In 2022, fiscal consolidation efforts, which were derailed by the pandemic, are expected to resume. By broadening the tax base, modernizing the collection system, and encouraging taxpayers to meet their tax obligations, the authorities hope to improve tax revenue. Revenues from the start of operations at the Coral South project will support the increase in government revenue. Debt payments (15% of government revenue) and the wage bill (more than 50%) will continue to put pressure on government spending, but some measures should be rolled out to curb these expenditures, such as the rule that one civil servant should be hired only after three have left. The increase in capital expenditure will be financed mainly by external grants. These will limit the use of debt, which will still be necessary to fund the deficit, although public debt remains worrying. Delays in gas projects, and the associated revenues, could lead to a reworking of the restructuring agreement for the Eurobond that defaulted in 2017.


In 2022, the large current account deficit will be maintained due to the impact of major projects, especially in LNG, on the trade deficit. However, suspending these projects could reduce imports of the requisite capital goods and the use of engineering services. The trade balance could also improve with the start of exports from the Coral South site. Although less significant, the income deficit will be increased by repatriating investment profits. The current account deficit will mitigate the transferred surplus, mainly maintained by existing international cooperation. FDI and international aid will finance much of the debt. However, suspending projects risks FDI inflows, threatening further pressure on the medical and foreign exchange reserves (six months of imports excluding significant projects).


The security situation is still a concern in Cabo Delgado

The Al-Shabab Islamist group, which has pledged allegiance to the Islamic State, is continuing its insurgency, which began in 2017, in the northern region of Cabo Delgado. Following an attack in late March 2021 on the port city of Palma, TotalEnergies suspended the gas project it is leading near that location. The support of Rwandan troops from July 2021 made it possible to retake the towns of Mocímboa da Praia, Palma, and Mueda. Still, the major oil companies are unlikely to return until the situation is under better control. Despite the support of SADC troops, the Islamist insurgency is likely to be the main security threat. In contrast, the threat posed by the Renamo military junta (RMJ) appeared to diminish in 2021. The assassination of Mariano Nhongo, the self-proclaimed leader of the RMJ, by Mozambican forces in October 2021 and the surrender of many of its members should prove a blow to the rebellion. These armed factions have been responsible for attacks in the central provinces of Sofala and Manica since 2019. They emerged from Renamo’s political wing, breaking away after Renamo’s elected leader, Ossufo Momade, signed a peace agreement with President Filipe Nyusi, who was re-elected for a second five-year term following general elections in October 2019, although accusations of fraud marred these. The polls also saw Frelimo, which has been in power since the country's independence in 1975, win 184 of the 250 seats in the assembly. While the country's center has become calmer, the long-standing tensions between these two parties, inherited from the post-independence civil war (1975-1992), could be rekindled in the next national elections, scheduled for 2024. In this context, the social climate remains extremely tense. The unstable political environment and corruption contribute to the perception of a challenging business climate.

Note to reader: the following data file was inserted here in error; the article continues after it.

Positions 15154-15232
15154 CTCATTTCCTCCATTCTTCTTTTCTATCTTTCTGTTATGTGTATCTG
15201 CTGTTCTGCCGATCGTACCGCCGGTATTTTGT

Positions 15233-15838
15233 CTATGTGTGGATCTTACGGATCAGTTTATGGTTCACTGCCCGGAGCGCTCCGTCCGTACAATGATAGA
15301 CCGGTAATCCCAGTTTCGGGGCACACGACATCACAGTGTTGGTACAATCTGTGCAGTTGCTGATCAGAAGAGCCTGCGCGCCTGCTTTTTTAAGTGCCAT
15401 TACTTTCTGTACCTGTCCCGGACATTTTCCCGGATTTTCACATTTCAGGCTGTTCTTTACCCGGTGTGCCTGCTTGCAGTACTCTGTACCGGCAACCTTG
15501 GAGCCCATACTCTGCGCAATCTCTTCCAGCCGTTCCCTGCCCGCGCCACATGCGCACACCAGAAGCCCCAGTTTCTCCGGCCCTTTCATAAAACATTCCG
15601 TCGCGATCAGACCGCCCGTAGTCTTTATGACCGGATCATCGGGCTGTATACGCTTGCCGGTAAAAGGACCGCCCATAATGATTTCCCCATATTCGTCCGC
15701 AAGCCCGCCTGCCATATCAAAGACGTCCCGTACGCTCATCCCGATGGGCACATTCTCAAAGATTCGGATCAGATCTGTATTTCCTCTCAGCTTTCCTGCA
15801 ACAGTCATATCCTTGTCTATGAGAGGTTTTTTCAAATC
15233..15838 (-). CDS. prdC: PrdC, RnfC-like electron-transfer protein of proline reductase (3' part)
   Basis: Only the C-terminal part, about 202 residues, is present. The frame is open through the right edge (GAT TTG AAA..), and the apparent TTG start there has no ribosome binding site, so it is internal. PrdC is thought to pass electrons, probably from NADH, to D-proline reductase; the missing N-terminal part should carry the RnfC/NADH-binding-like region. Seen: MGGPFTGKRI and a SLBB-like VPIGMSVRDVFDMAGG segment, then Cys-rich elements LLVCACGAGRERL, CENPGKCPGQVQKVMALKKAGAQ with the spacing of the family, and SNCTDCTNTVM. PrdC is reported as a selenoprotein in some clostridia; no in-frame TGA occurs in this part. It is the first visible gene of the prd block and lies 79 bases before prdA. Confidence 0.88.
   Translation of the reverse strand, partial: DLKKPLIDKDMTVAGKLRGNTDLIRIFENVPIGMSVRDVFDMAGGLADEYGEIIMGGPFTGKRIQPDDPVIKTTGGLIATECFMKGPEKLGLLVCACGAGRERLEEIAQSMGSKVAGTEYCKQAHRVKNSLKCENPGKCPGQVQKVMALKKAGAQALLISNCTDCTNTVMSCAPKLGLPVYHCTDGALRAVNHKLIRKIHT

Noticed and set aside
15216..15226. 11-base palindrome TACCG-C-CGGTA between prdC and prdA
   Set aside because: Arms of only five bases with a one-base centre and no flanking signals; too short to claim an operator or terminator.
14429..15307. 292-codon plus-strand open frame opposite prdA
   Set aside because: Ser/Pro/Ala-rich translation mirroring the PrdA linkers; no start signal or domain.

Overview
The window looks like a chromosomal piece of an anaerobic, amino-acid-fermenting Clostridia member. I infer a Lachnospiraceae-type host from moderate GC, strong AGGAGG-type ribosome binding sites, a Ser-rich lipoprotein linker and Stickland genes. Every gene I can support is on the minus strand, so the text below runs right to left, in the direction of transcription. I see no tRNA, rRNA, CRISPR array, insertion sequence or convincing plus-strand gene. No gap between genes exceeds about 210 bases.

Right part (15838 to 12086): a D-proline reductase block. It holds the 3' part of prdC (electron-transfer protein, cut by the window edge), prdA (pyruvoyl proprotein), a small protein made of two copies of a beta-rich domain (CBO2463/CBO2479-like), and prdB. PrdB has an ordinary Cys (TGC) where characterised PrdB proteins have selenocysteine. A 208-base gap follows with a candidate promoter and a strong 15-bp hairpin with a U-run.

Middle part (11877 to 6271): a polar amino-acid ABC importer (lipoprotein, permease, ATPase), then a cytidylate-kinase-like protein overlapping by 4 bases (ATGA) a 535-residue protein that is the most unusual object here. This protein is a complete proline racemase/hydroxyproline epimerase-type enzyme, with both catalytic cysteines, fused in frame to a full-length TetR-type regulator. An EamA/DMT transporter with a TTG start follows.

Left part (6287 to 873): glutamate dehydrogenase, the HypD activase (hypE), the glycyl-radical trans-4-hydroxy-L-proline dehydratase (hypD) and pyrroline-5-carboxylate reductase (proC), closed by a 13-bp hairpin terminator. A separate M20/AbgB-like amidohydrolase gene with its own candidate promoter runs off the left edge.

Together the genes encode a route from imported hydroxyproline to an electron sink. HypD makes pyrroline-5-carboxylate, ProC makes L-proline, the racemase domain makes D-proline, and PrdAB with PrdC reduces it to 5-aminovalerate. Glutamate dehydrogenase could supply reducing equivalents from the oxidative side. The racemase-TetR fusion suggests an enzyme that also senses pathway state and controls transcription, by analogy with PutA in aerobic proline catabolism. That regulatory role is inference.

Coface (02/2022)